11 Study Tips for Back-to-School Success
As you get ready to head back to school this week, consider incorporating these 11 study tips into your routine. A bit of work upfront putting good strategies and organization into place will help you be more successful with less effort. Win-Win. Give these a try!
First things first: find a calendar or scheduling tool that works for you. Some people like to write everything out on paper. Others prefer to manage their whole life on their phone. Whatever your preference, choose a scheduling tool that fits your specific needs. Use the first day of classes to fill out your fall semester calendar, and create a go-to resource for keeping your day-to-day life running smoothly. Consider adding more than just your class assignments. Include all aspects of your daily schedule to help you stay on top of it all: homework deadlines, major project due dates, extracurricular commitments, work schedule, and even social events. Think of it as your “fall semester life”, at a glance. Try to make a habit of checking it daily, or even throughout the day, so you won’t fall behind.
Keep it together, literally. Now that your schedule is all planned out, you’ll need a way to keep track of your actual class notes, worksheets, syllabi, etc. as you go along. Give some thought to what kind of organizational “system” makes the most sense for you. Maybe you prefer to have a notebook for each of your classes, along with a separate folder for handouts. Perhaps you’d be better off with one large binder and color-coded, pocketed dividers for each class so that everything is in one place. At the end of the day, it doesn’t matter how you do it, just that you do it and keep up with it.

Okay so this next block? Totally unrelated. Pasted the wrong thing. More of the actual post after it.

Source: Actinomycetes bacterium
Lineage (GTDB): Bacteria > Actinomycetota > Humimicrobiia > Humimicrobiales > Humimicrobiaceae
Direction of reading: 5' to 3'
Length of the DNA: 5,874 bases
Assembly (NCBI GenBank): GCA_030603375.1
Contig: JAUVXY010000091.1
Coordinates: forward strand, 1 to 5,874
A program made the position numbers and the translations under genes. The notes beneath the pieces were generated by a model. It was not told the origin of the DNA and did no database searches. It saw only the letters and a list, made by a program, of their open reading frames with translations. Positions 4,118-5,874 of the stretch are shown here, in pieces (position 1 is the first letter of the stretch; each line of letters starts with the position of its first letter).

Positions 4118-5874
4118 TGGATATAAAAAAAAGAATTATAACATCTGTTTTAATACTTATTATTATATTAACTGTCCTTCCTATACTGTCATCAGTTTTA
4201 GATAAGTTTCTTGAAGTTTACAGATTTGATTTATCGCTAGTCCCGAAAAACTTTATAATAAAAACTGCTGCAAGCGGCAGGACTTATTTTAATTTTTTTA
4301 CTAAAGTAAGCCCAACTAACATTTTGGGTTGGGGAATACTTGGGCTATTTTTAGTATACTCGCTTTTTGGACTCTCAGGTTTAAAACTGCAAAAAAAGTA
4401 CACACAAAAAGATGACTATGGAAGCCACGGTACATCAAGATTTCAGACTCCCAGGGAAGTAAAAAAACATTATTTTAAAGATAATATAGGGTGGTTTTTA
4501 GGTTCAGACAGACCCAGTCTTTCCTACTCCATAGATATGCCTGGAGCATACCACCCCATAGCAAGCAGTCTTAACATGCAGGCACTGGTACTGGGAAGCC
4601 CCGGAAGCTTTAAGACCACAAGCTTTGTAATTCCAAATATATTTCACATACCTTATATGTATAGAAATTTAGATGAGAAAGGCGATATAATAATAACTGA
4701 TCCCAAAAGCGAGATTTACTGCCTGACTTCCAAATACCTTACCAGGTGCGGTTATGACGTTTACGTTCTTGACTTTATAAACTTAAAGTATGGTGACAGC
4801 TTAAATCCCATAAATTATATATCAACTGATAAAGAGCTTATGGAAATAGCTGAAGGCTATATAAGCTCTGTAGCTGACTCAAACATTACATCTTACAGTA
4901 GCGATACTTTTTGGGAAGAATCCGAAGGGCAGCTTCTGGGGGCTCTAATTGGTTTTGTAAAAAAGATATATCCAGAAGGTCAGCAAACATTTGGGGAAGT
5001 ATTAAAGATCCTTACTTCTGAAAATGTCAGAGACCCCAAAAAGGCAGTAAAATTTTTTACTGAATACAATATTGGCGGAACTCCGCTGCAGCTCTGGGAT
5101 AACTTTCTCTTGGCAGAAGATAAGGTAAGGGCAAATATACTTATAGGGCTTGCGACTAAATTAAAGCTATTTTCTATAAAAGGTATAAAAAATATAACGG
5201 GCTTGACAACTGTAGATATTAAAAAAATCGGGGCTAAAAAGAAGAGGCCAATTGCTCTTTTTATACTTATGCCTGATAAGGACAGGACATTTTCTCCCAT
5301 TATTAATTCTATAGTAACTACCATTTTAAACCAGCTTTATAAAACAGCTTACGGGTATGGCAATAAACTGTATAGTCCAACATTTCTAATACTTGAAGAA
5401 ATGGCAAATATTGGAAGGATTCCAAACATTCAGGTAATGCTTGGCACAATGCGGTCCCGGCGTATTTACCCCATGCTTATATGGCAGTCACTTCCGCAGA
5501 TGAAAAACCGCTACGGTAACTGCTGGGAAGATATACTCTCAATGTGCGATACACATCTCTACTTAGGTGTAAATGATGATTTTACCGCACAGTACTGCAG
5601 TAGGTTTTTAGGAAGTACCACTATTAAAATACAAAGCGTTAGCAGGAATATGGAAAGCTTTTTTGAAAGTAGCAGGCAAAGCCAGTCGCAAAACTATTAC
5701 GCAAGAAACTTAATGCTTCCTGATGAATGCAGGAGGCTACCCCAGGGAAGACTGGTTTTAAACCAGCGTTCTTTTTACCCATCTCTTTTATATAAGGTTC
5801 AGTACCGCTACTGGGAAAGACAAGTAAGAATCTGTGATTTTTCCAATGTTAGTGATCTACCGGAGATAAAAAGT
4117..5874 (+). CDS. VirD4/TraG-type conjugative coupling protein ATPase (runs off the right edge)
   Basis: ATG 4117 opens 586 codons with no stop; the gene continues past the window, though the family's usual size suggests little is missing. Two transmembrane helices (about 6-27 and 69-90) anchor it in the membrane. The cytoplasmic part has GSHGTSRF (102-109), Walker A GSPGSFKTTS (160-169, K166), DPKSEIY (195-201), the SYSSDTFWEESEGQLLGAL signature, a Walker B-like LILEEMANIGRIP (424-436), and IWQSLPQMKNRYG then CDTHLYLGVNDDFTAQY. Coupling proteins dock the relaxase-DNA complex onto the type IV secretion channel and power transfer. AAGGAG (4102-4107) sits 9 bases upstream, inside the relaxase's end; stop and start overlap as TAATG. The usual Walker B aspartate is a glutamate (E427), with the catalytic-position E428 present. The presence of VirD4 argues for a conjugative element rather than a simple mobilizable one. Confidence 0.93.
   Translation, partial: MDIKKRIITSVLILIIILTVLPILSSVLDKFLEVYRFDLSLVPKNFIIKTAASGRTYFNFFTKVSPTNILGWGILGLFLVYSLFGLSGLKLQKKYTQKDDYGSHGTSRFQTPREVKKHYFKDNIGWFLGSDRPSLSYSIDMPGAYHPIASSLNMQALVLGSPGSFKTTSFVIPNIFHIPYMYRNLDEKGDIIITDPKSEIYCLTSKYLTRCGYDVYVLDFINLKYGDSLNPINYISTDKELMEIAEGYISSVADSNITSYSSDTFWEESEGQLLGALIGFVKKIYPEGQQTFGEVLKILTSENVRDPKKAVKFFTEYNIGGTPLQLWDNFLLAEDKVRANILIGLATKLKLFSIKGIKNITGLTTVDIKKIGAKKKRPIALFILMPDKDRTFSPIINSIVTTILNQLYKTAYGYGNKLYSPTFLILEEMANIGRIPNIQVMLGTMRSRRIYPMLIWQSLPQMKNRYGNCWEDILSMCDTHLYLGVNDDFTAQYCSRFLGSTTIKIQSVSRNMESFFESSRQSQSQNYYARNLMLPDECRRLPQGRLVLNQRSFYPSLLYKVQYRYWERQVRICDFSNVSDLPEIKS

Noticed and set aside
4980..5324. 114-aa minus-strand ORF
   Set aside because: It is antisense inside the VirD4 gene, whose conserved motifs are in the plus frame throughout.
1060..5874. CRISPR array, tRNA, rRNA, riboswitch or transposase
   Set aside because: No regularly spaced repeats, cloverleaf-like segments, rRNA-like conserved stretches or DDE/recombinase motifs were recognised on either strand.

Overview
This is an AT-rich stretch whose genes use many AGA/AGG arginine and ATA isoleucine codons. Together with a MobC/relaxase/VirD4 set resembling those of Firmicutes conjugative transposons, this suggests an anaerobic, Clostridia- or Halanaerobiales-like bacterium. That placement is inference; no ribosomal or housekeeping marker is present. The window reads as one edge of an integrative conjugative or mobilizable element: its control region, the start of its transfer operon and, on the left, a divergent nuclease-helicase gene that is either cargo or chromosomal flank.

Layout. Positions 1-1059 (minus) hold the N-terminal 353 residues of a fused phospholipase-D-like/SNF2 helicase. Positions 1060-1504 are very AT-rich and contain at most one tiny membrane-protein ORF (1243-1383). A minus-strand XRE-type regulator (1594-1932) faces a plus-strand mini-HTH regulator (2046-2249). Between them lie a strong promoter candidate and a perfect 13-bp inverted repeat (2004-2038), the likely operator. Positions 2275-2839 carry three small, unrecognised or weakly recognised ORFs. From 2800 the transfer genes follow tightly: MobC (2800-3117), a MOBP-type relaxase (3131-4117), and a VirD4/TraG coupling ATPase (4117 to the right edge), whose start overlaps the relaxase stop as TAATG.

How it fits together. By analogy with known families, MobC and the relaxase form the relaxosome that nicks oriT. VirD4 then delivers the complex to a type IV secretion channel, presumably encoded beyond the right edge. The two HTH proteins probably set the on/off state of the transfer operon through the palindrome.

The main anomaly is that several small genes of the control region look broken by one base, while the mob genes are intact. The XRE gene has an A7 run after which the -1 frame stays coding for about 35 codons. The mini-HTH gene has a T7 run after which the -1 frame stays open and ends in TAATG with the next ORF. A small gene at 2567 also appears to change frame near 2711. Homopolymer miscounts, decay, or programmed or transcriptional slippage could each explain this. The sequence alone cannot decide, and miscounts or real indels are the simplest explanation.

“Nothing is particularly hard if you divide it into small jobs.”― Henry Ford This might be the BEST study/life hack out there. Seriously. Whether you are working on practice problems for your math homework, or you have a big upcoming project, or you’d like to run the New York Marathon: the fastest and easiest way to your goal is to break it up into smaller, more manageable tasks. For example, try working on 5-10 homework questions at a time, and then taking a short break before doing the next 5-10 questions. Or, for a research paper that will be due in two weeks, spend an hour each day working on it: gather sources and excerpts/quotes one day, write your outline the next day, write your intro paragraph the next, etc. By doing a little each day toward your goal, and starting early, you will get there much more easily- and probably quickly- than you thought you could. Plus, this will allow you to use one of the "13 Habits of 4.0 Students" mentioned in my previous post, and turn in your work early for possible feedback from your teacher (and potentially, a higher grade).